Monday, October 26, 2009

Crime in the Media

Since the emergence of “yellow journalism”, newspapers have given space and importance to “disasters, scandals, gossip and crime, particularly personal crime” (Surette). Centuries later, the portrayal of murder, rape and assault is still prevalent and has taken on the form of infotainment, which is “tabloid-style television programs that mix news and entertainment formats in exploitative depictions of crime” (Surette). A recent example is the breaking news story regarding Jaycee Dugard, a young girl who was abducted by two religious fanatics, Phillip and Nancy Garrido 18 years ago only to be found a couple months ago. Information regarding this story was broadcasted worldwide in newspapers, news stations as well as in tabloids such as People Magazine (infotainment). Large, powerful headlines summarizing Jaycee’s horrific story and melodramatic depictions of her and her abductor were broadcast all over the news.

People have always enjoyed reading crime because of its “extra-ordinariness, its novelty” (Surette). Stories such as Jaycees’, where someone is kidnapped 18 years ago, and found healthy and alive with two children after being kept in a shed for more than half of her life is an extremely extra-ordinary, novel story that extends beyond the boundaries of the usual crime stories. This tragic story was definitely portrayed to audiences as being a “frightening new strain of crime” (which it definitely is) and thus was able to capture the attention of a wide audience.

“The repeated message of the news and entertainment media is that crime is largely perpetrated by predatory individuals who are basically different from the rest of us” (Surette), and Phillip was definitely portrayed in the media as being different; he was described as having “sick sexual fantasies about little girls for decades” and having “dark desires” and that he was known to neighbors as “Creepy Phil” (NY Daily News).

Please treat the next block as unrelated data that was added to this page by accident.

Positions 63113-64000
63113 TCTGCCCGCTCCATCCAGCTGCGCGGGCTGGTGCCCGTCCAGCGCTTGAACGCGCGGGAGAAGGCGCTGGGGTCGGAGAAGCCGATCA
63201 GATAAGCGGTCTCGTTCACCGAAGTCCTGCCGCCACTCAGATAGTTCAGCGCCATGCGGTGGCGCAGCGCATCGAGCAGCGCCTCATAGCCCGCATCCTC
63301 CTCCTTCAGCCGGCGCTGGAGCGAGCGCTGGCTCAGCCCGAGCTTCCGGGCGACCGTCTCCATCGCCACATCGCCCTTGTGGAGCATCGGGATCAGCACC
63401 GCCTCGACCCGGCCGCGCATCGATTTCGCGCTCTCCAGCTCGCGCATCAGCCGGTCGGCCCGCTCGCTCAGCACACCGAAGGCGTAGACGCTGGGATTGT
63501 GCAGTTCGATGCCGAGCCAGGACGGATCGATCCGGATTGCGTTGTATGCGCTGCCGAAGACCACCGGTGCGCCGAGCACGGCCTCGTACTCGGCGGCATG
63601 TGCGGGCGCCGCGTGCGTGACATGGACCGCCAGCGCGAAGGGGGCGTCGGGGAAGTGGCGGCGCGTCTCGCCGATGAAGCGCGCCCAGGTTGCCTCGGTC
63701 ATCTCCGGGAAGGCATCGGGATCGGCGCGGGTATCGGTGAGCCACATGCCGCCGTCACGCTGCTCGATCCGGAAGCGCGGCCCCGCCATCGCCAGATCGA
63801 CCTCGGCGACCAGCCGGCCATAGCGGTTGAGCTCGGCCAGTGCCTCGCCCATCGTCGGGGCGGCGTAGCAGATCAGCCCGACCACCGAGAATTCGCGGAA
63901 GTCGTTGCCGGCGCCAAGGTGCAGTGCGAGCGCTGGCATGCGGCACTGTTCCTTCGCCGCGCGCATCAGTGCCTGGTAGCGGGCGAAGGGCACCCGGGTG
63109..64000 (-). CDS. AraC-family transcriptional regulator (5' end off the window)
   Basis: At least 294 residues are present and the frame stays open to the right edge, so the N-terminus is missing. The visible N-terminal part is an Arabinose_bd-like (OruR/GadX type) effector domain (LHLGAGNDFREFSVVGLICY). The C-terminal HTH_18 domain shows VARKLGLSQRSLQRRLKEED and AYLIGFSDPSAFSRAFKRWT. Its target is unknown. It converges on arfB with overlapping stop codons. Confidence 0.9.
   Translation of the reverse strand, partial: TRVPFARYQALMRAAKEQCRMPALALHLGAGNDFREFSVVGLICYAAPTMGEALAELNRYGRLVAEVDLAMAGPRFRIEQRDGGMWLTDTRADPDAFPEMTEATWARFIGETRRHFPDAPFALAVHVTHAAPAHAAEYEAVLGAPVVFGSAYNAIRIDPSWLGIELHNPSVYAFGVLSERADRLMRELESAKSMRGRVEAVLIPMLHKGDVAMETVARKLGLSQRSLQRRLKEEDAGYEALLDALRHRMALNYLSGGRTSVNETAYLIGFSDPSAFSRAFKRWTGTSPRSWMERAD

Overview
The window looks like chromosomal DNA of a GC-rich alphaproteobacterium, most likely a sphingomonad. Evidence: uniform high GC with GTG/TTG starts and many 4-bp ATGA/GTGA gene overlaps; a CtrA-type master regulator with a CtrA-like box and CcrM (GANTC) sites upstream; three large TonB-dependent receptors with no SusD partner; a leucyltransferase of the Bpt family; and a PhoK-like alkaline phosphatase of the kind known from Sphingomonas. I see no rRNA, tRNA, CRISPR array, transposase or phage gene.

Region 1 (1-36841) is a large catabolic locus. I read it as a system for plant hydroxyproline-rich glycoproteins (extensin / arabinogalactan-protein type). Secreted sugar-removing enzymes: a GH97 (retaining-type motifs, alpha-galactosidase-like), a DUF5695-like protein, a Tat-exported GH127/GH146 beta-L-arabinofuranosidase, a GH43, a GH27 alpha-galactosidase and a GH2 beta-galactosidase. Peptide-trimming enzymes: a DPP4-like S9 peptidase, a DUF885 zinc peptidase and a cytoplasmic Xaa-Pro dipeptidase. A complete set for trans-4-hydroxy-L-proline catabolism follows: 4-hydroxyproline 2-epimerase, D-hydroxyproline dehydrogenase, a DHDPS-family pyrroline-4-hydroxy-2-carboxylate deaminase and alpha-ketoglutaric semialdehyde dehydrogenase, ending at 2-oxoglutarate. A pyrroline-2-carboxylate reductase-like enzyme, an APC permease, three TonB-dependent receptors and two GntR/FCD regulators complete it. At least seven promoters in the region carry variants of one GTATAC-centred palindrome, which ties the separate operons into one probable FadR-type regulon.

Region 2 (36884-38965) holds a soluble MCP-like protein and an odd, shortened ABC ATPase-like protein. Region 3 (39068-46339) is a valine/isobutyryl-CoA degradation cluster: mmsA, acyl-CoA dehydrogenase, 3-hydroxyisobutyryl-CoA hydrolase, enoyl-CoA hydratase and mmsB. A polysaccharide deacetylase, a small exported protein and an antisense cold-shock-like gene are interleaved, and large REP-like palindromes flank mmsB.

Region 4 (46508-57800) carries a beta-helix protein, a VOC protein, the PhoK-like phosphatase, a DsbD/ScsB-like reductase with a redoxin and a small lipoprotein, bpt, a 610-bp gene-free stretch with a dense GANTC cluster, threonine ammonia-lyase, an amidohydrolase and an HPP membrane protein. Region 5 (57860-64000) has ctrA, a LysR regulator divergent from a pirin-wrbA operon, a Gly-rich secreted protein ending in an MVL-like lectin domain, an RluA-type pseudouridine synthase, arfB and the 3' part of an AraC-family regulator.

Lastly, in Surette’s article she mentions that in stories involving crime, “the public is simultaneously shown that the traditional criminal justice system is not effective and that its improvement is the best solution to crime.” In this particular story, it was discovered that Garrido had previously raped a young girl when he was 25 and was sentenced to 50 years in prison but was released after serving just a dozen years. Thus, the media is insinuating that if the criminal justice system had been stricter then this horrific event would have never occurred for Jaycee. 


  1. Has the story been turned into an episode of "Law and Order" yet? NBC reps have said that stories ripped from the headlines, so to speak, tend to be more popular than those stemming solely from the writing team. Is it that viewers like seeing the depiction of a criminal from a familiar crime ultimately getting his or her justice, or the seeing the depiction of the crime itself?

  2. Thats an interesting comment...i think it would be interesting to see whether or not people become more involved and or invested if they are seeing a depiction of the crime say in Law and Order or one of the other criminal shows on television. There are so many of them today and a lot of the cases are so realistic, it's scary.

  3. It's interesting because this is SUCH a weird case and extremely unusual, but the sensationalism of stuff like this is what makes people fearful about letting their children play outside for fear of having them abducted-- although that happens only once in a very great while. Child abduction isn't a 'real' crime wave because it rarely happens, but when it does happen, the cases are so sensationalized that we think it happens more frequently than it does.